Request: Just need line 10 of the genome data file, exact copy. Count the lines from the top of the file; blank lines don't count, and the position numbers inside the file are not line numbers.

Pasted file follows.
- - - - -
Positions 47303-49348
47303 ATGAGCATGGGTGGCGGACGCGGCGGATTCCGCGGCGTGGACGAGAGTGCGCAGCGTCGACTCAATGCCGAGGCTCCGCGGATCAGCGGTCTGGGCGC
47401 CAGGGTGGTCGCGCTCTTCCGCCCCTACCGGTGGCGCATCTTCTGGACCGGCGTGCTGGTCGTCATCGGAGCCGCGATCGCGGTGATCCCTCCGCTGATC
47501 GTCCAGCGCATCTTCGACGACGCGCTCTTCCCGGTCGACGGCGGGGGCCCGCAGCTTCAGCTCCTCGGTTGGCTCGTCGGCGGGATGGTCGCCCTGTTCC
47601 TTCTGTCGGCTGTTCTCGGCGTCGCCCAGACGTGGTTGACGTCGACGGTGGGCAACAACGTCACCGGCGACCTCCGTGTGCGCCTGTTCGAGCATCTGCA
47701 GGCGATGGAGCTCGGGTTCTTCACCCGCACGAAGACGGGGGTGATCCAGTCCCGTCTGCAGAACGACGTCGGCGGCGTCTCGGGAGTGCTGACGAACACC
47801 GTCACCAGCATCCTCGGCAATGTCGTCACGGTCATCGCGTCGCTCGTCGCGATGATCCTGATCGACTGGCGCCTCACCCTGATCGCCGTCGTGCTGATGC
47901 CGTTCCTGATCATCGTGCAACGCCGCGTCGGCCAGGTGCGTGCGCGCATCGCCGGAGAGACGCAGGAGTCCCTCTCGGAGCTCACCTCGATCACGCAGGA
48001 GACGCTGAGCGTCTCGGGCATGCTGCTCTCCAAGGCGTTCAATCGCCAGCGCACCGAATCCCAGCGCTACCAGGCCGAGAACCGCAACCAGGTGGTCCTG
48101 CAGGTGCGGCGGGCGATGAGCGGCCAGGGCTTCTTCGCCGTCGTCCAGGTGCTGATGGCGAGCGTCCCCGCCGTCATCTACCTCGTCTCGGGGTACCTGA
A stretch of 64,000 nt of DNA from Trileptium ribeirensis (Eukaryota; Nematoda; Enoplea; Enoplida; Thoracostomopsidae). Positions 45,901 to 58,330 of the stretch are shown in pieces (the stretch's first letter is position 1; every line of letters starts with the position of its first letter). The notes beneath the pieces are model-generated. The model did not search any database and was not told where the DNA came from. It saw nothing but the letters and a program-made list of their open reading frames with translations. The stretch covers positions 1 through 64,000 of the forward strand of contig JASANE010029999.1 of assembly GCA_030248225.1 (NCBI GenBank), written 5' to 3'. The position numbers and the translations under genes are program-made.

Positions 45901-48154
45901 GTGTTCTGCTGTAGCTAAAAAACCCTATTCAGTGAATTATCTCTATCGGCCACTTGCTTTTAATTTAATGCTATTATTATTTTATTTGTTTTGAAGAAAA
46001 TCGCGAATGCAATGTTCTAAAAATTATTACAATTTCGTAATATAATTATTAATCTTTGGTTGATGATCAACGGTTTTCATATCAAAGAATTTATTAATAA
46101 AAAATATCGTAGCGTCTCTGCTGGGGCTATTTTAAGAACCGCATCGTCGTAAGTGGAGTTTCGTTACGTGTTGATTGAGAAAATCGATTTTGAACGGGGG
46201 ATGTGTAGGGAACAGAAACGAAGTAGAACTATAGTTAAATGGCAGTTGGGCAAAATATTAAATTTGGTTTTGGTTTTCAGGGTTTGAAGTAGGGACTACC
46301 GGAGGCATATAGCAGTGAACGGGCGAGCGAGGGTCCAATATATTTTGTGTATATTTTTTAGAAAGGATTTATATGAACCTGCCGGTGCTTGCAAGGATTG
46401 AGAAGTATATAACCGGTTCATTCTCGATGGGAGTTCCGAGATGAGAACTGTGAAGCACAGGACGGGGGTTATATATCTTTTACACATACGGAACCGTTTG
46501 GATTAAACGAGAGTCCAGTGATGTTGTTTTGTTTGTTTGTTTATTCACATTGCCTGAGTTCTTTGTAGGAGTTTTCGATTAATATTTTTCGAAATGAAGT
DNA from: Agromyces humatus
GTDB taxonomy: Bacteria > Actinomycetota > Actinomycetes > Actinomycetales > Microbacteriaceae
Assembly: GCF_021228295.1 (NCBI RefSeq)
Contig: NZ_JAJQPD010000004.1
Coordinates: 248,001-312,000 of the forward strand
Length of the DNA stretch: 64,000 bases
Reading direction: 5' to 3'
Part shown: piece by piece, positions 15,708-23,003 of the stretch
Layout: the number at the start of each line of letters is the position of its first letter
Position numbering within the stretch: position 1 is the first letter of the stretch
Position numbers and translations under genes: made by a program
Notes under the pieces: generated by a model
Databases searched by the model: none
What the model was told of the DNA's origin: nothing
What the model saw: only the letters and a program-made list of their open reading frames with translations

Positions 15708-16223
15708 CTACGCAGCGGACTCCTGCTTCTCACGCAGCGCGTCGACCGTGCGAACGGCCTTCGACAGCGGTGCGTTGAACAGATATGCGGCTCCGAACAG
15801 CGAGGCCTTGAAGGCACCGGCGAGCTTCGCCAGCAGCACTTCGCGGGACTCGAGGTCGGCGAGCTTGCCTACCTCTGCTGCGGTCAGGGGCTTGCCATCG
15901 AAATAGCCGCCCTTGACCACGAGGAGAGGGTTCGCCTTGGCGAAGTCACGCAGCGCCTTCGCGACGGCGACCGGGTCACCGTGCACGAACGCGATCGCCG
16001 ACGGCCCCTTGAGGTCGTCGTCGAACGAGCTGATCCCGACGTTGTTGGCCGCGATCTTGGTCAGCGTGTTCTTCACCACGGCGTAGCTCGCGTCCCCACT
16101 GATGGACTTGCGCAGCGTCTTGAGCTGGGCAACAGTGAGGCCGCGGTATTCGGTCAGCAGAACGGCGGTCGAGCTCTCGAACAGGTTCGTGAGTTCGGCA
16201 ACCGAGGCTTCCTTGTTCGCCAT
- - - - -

48101 CAGGTGCGGCGGGCGATGAGCGGCCAGGGCTTCTTCGCCGTCGTCCAGGTGCTGATGGCGAGCGTCCCCGCCGTCATCTACCTCGTCTCGGGGTACCTGA